Virtual and Augmented. Our future is a Huge Home Theatre Experience
Over the last years, the gaming industry has shown a handful of experiments created for Virtual Reality (VR). At the Game Developers Conference 2016 in San Francisco, game development’s biggest gathering of the year, VR and augmented reality clearly dominated the showcase. The world now knows how much the PlayStation VR headset will cost when it will be released in October. The final retail headset will go for $399 + a PlayStation 4 camera ($60). Vuzix, a leading supplier of video eye wear and smart glasses products, introduced the ultimate mobile entertainment system – the iWear Video Headphones with dual HD Displays and revolutionary nano-optics offering the equivalent experience of a 125″home television. The device allows the wearer to play games, interact with apps, watch 3D / 360°VR movies and even fly drones. Developers now introduce products that inspire users to capture, share and experience life’s greatest moments in 360 degrees.
As VR units begin to proliferate, Virtual Reality is now an opportunity to escape to new worlds, to educate, to relax, to expand horizons, and to sell more high-end products.
At the GDC (16-18 March 2016, Moscone Center, San Francisco), the longest-running event of its kind, you can have much-awaited games like “Hearts of Iron 4″, “Stellaris” or the ultimate visual and online experiences in classic games like bingo or strategy-based card games like Magicka Mayhem. The industry offers the opportunity to taste “World of Tanks” in augmented reality, 3D fantasies in holographic form, dragons and magic, or choose landmarkbingo’s latest developments in bingo online.
This year’s event introduced the inaugural Virtual Reality Developers Conference (VRDC), which brought together experts from the video game, entertainment and tech fields. They discussed the state of the art of making immersive virtual reality (VR) and augmented reality (AR) experiences. The boundaries between human and digital are fading as there is no longer a clear dividing line between actual reality and virtual reality.
Game creators are catalysts accelerating the implementation of virtual reality in many more aspects of our lives than play and enjoyment. Harmonix’s Oculus Rift is putting the guitar player on a virtual stage with different settings packed with a dozen of adoring fans. The Rock band VR players actually feel like they are rock stars. They play virtual instruments in virtual reality.
As an industry, luxury is a little slow at integrating the array of new digital tools and technology into the way it helps and attracts customers.
Groundbreaking new Oculus Virtual Reality technology is enabling you to virtually walk around any new build concepts before they exist in reality. With the YPI VR Experience powered by Bricks & Goggles you are transported and immersed inside your future yacht. the brain-child of Ingmar Vroege and Gertjan Leemans, Bricks & Goggles developed Apps and 3D Virtual Reality technology for the real estate sector. The system was implemented to yachting as a very real way of experiencing a new build project before the full investment.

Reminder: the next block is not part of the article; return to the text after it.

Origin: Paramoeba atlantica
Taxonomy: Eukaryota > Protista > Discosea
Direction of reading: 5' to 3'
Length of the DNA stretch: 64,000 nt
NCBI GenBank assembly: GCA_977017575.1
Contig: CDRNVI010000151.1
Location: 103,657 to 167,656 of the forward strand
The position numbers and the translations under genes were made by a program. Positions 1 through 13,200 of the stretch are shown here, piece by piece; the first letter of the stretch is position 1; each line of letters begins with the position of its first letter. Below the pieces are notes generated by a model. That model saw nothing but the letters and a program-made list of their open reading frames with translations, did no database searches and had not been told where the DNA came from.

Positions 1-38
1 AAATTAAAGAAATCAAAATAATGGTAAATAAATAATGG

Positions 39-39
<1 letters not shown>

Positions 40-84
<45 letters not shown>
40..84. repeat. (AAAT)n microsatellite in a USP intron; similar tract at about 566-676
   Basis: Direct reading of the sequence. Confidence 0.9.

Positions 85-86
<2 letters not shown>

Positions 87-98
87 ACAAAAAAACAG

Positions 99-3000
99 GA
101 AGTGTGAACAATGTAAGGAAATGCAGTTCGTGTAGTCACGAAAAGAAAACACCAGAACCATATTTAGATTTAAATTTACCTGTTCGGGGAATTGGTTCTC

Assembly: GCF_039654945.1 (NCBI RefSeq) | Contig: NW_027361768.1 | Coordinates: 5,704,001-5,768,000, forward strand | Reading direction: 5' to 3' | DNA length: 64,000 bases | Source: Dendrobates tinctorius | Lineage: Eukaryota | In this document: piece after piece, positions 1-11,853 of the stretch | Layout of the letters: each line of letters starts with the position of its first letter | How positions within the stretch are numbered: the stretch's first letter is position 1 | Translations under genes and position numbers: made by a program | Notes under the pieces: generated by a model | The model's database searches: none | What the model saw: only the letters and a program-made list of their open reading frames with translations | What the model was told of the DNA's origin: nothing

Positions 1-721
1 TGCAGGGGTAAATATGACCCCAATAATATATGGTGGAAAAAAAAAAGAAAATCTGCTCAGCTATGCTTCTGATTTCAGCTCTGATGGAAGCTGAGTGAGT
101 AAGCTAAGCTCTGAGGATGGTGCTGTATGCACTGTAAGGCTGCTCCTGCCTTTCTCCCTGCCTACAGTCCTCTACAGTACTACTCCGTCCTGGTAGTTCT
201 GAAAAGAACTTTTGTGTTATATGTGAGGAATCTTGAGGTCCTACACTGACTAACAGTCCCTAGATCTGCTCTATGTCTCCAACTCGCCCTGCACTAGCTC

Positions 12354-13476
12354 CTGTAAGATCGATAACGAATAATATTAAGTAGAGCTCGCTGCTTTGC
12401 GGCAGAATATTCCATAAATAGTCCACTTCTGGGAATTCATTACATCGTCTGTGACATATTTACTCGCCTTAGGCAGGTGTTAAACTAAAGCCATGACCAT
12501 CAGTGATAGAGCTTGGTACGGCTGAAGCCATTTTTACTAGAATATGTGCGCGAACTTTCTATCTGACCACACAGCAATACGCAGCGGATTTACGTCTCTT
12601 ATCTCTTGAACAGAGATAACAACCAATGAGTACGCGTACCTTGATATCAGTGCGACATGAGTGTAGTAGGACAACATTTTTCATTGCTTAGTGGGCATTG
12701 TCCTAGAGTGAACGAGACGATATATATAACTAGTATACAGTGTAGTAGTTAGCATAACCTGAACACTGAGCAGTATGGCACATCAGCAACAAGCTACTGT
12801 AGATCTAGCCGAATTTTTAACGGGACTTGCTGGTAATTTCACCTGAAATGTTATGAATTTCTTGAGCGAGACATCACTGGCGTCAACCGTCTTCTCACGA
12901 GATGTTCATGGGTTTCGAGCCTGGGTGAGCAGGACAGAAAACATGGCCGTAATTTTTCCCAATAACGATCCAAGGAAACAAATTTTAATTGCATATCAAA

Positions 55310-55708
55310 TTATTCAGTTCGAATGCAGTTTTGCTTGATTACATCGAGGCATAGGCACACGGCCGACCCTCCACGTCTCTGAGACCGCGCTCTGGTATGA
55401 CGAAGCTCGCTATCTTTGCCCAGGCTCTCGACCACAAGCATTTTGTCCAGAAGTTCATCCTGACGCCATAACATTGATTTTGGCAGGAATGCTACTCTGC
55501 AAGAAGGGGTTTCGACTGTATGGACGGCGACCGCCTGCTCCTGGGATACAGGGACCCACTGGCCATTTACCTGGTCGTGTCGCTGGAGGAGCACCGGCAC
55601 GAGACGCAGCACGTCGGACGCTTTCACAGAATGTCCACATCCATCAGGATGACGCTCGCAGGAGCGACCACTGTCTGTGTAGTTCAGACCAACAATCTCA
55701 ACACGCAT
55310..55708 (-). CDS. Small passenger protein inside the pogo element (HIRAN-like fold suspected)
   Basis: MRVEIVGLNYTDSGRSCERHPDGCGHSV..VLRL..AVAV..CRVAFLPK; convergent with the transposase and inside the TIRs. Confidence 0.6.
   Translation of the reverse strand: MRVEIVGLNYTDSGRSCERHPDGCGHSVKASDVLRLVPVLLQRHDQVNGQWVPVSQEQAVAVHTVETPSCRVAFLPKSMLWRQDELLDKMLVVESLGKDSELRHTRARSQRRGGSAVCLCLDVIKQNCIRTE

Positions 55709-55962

“Essentially, this is your yacht and you are, for all intents and purposes, walking around it and experiencing it long before you are committed to building the real thing,” explains YPI Director of Sales, Russell Crump. “For the first time in yachting history, you can iron out the elements you don’t like before you invest in the build – elements you may never otherwise have thought of when working from a 2D or traditional 3D representation. Imagine the money, time and potential disappointment that can now be saved thanks to this technology?”
For the fashion industry, VR means the elevation of the traditional shopping experience and a door opened to a sea of possibilities. Fashion buyers and shoppers now have immersive virtual experiences that create the impression of sitting live in the front row, like at Tommy Hilfiger’s runway show in groundbreaking three-dimensional, 360-degree virtual reality.
“Users get an incredible peek behind the scenes; they stand next to models right before they walk out onto the runway, and they feel the excitement of being backstage after the show,” explained Avinash Changa, Founder and CEO of WeMakeVR, developers of 360 degree 3D virtual reality experiences.
Can this experience go beyond that of VIP guests? There is a long path towards perfection. For the time being, you have the sentiment that you have a Lord of the Rings’ invisibility jewel on your finger or Harry Potter’s Cloak of Invisibility. VR is a magical artefact used to render the wearer invisible and sometimes … lost. The work in VR is still early and there are many challenges that needed to be solved.
Facebook’s vision for the future of Virtual Reality is linked to dynamic streaming coming to mobile VR and social VR. Immersive new VR experiences will help people connect and share. We will be able to spend time together with our friends who live in different parts of the world and feel like they’re really there with us.
“THE NEW HUMAN: Knock, Knock, Is Anyone Home?” video-exhibition running at Moderna Museet Malmo, Sweden (27 February 2016–4 September 2016) questions whether it is even going to be feasible to be “human” in the long run. According to museum curators, humans will develop into a new kind of being, better suited to life in the high-tech world that is our own creation.